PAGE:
From there, Rich continued to get involved with helping others by sharing her own story. Once, a woman who had lost her brother six months prior began to cry and Rich apologized for saying something that was making her sad to which the woman replied, “Oh no – you have not made me sad at all – you have just given me hope – hope that I now know I will not feel this way for the rest of my life.”

It wasn’t long after that Rich, of La Quinta, joined the board of directors for the Inland Empire/Desert Cities Chapter of AFSP, which allows her to give hope to others that have none.

“Doing this truly gives me purpose and helps me keep Paul in my heart forever,” Rich said. “I know he has a hand in this; they don’t mean to leave us sad.”

Rich is also coordinator for the Healing Conversations Program as well as the Lifekeeper Memory Quilt program organizer. Healing Conversations lets loss survivors request a telephone or in-person conversation with a longer loss survivor based on the loss type, such as child, sibling, spouse.

“We offer materials and support group info if we have it,” Miller said. “We mostly offer an ear and hope and healing ideas – what helped us.”

Each square in a Lifekeeper Memory Quilt tells the story of someone who took their life. The squares are stitched together, and the quilts are publicly displayed at local and national events to remind us that no survivor of suicide loss stands alone. Miller said they are displayed at AFSP’s Out of the Darkness Walks to Prevent Suicide and International Survivor Day, held in November. This year’s Out of the Darkness Inland Empire Virtual Walk is scheduled for Oct. 16.

According to the Centers for Disease Control and Prevention and listed on the National Institute of Mental Health website, in 2019 suicide was the 10th leading cause of death overall in the United States, claiming the lives of over 47,500 people. Suicide was the second leading cause of death among individuals between the ages of 10 and 34, and the fourth leading cause of death among individuals between the ages of 35 and 44. But it’s not just young people who have suicidal thoughts and attempts.

The Coalition’s Upstream subcommittee is working to provide resources to seniors – a demographic that experienced 31% of suicide deaths in the county between 2007 and 2017, according to county data. A survey to help the Coalition better understand the current needs of older adults can be accessed at surveymonkey.com/r/DWG8JZH.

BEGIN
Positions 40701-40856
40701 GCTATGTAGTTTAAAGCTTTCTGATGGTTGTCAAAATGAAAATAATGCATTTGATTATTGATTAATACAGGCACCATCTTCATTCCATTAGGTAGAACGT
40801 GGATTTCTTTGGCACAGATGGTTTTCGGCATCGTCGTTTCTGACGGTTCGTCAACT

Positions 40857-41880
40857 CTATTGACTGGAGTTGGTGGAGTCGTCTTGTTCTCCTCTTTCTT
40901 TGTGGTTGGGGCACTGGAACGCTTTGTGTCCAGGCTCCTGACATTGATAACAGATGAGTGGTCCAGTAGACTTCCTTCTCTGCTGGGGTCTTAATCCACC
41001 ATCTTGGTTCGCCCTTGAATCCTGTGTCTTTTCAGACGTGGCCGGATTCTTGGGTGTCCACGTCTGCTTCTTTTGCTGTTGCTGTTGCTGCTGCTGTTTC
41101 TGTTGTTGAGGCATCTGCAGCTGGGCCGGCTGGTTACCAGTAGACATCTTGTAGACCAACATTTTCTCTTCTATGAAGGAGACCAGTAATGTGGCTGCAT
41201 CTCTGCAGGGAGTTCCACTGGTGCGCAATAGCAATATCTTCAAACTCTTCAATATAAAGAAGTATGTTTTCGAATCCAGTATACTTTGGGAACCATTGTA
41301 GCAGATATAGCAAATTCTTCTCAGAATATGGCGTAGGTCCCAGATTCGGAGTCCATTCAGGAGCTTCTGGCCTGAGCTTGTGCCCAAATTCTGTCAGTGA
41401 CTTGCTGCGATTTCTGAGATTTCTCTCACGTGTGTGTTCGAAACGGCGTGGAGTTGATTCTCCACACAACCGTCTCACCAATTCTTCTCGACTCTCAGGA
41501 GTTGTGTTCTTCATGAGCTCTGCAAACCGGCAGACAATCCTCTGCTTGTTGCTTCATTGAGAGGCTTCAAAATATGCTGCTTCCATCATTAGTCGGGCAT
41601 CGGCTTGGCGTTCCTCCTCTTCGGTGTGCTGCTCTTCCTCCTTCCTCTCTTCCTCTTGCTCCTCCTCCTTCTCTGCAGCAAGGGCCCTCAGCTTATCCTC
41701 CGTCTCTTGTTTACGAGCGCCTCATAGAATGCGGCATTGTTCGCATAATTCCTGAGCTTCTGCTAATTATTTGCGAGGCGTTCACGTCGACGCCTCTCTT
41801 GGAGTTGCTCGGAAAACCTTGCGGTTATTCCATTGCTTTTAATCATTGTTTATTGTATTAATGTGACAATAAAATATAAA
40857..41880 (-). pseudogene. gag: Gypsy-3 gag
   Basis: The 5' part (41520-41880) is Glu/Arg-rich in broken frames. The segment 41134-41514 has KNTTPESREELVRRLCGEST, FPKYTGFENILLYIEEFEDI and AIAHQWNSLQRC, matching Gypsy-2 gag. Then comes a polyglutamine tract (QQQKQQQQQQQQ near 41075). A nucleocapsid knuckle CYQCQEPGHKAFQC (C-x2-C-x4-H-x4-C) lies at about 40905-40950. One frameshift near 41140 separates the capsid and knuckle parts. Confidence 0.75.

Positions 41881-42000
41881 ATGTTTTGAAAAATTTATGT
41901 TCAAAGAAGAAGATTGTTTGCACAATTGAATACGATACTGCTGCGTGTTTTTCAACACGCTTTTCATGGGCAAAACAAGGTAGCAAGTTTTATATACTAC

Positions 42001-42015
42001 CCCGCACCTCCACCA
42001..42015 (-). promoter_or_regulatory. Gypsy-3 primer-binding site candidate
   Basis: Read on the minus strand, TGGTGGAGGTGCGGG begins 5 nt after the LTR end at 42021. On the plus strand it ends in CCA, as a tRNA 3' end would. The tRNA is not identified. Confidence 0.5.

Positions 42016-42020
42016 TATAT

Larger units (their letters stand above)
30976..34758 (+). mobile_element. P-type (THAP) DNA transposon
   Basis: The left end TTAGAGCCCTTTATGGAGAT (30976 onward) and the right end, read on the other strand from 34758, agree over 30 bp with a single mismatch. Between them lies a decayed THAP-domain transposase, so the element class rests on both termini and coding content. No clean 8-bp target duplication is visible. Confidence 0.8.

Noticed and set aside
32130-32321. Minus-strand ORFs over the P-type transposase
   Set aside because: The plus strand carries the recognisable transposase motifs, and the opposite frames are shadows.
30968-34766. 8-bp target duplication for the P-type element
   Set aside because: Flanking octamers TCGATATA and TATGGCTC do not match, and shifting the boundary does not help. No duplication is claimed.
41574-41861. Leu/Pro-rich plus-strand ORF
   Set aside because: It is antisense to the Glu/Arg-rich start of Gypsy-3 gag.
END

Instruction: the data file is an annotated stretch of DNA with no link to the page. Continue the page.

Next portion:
Looking ahead to Suicide Prevention Awareness Month, Rich said, “Please don’t take mental health for granted. We need to get rid of the stigma and take care of each other.”

For more information on TIP, www.tipswrc.org or (951) 698-2453; NAMI, www.namimtsanjacinto.org or (951) 765-1850; AFSP, www.afsp.org; Riverside County Suicide Prevention Coalition, MJacks@ruhealth.org.

If you or someone you know is in an emergency, call The National Suicide Prevention Lifeline at (800) 273-TALK (8255), text NAMI to 741-741 (Crisis Text Line), or call 911 immediately. For local support in Riverside County, call (951) 686-HELP (4357).

 

Warning signs of suicide
• Talking about wanting to die
• Looking for a way to kill oneself
• Talking about feeling hopeless or having no purpose
• Talking about feeling trapped or in unbearable pain
• Talking about being a burden to others
• Increasing the use of alcohol or drugs
• Acting anxious, agitated or recklessly
• Sleeping too little or too much
• Withdrawing or feeling isolated
• Showing rage or talking about seeking revenge
• Displaying extreme mood swings
The more of these signs a person shows, the greater the risk. Warning signs are associated with suicide but may not be what causes a suicide.
What to do if someone you know exhibits warning signs of suicide:
• Do not leave the person alone
• Remove any firearms, alcohol, drugs or sharp objects that could be used in a suicide attempt
• Call the U.S. National Suicide Prevention Lifeline at 800-273-TALK (8255) – 24/7, 365 days a year
• Take the person to an emergency room or seek help from a medical or mental health professional
Provided by NAMI (National Alliance on Mental Health)